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UNICEF Innocenti's complete catalogue of research and reports
Reimagining Migration Responses: Learning from children and young people who move in the Horn of Africa
SPOTLIGHT

Reimagining Migration Responses: Learning from children and young people who move in the Horn of Africa

The number of international migrants under 18 is rising, accelerated by complex and fast-evolving economic, demographic, security and environmental drivers. Based on interviews carried out with 1,290 migrant children and young people in Ethiopia, Somalia and Sudan, this report helps address the evidence gap on children and young people migrating in the Horn of Africa by providing a better understanding of their protective environments; their access to services and resources; and their perceptions of safety, well-being and trust in authorities and other providers. It concludes by offering policy and programme recommendations to rethink child protection approaches for migrants in the region.
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COVID-19: Missing More Than a Classroom. The impact of school closures on children’s nutrition
Blog Blog

COVID-19: Missing More Than a Classroom. The impact of school closures on children’s nutrition

In 2019, 135 million people in 55 countries were in food crises or worse, and 2 billion people did not have regular access to safe, nutritious and sufficient food. COVID-19 has exacerbated these hardships and may result in an additional 121 million people facing acute food insecurity by the end of 2020. Further, since the beginning of the pandemic, an estimated 1.6 billion learners in 199 countries worldwide were affected by school closures, with nearly 370 million children not receiving a school meal in 150 countries. The paper presents the evidence on the potential negative short-term and long-term effects of school meal scheme disruption during Covid-19 globally. It shows how vulnerable the children participating in these schemes are, how coping and mitigation measures are often only short-term solutions, and how prioritizing school re-opening is critical. For instance, it highlights how girls are at greater risk of not being in school or of being taken out of school early, which may lead to poor nutrition and health for themselves and their children. However, well-designed school feeding programmes have been shown to enable catch-up from early growth failure and other negative shocks. As such, once schools re-open, school meal schemes can help address the deprivation that children have experienced during the closures and provide an incentive for parents to send and keep their children, especially girls, in school.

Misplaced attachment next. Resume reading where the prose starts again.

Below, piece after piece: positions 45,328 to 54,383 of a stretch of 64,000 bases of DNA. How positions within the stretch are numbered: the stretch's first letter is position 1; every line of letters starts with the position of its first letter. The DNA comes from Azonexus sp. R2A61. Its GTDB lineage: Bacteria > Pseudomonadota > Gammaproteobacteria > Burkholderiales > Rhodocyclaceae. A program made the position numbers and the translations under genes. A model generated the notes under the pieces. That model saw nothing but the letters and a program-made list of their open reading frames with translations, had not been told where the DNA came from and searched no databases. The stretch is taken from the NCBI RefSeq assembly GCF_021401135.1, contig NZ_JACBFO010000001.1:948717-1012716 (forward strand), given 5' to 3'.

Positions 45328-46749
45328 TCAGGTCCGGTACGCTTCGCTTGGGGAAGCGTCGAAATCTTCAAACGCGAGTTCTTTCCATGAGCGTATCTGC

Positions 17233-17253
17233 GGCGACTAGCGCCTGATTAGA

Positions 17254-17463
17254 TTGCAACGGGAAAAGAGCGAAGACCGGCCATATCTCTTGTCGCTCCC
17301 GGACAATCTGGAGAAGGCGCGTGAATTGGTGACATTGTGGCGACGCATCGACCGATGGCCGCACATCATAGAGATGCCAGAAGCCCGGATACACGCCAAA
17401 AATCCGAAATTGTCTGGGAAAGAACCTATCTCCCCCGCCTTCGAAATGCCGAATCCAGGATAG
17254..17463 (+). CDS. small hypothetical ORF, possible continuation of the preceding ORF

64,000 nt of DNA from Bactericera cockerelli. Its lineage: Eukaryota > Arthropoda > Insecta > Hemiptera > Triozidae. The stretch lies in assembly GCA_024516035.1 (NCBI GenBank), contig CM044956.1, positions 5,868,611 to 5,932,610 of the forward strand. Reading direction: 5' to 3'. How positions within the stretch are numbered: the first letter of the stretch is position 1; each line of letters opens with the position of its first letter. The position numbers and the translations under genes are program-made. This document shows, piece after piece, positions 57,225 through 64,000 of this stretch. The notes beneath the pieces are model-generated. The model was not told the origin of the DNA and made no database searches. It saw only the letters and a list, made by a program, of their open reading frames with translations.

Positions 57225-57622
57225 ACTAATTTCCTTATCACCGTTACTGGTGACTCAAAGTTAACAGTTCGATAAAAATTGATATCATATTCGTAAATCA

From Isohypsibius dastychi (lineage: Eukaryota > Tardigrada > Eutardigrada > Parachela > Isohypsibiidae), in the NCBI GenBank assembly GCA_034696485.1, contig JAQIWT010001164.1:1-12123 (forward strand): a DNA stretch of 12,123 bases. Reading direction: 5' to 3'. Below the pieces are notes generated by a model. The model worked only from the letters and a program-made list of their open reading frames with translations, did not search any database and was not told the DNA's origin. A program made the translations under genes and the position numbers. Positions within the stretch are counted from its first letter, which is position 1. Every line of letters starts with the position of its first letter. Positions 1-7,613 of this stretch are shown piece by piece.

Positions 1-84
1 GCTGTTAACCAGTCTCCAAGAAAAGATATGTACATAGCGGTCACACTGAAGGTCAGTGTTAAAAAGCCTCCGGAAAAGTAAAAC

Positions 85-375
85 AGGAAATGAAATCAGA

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Independent Human Rights Institutions for Children and the Committee on the Rights of the Child Reporting Process
Independent Human Rights Institutions for Children and the Committee on the Rights of the Child Reporting Process

AUTHOR(S)
Rébecca Steward

Published: 2011 Innocenti Working Papers
The Committee on the Rights of the Child has been one of the main instigators for the development of independent human rights institutions for the promotion and protection of children’s rights. Relying on article 4 of the Convention on the Rights of the Child, it adopted a general comment on this issue in 2002, and now consistently encourages State parties to establish or strengthen such institutions in its concluding observations. Efforts have been made recently with human rights treaty bodies to enhance the involvement of independent institutions at each stage of the reporting process. For independent institutions specifically in charge of monitoring children’s rights, this implies an important contribution to the work of the Committee. Their status of independence from their government in the reporting process has been emphasized and some institutions submit a separate report to the Committee.
Child Participation and Independent Human Rights Institutions for Children in Europe
Child Participation and Independent Human Rights Institutions for Children in Europe

AUTHOR(S)
Rébecca Steward

Published: 2011 Innocenti Working Papers
Child participation is closely linked and interdependent with civil and political rights and with the fundamental perceived concepts of childhood, evolving capacity and autonomy. The right of children to express their views freely and to have them taken into account is both a substantive right and a general principle relevant to all aspects of implementation of the Convention on the Rights of the Child. The degree of children’s participation within a society and the ways of involving children and adolescents in all matters affecting them depend on various factors, including the perceptions of childhood and adults’ views about children’s capacity to participate. Independent human rights institutions for children promote, protect and monitor progress in the realization of children’s rights.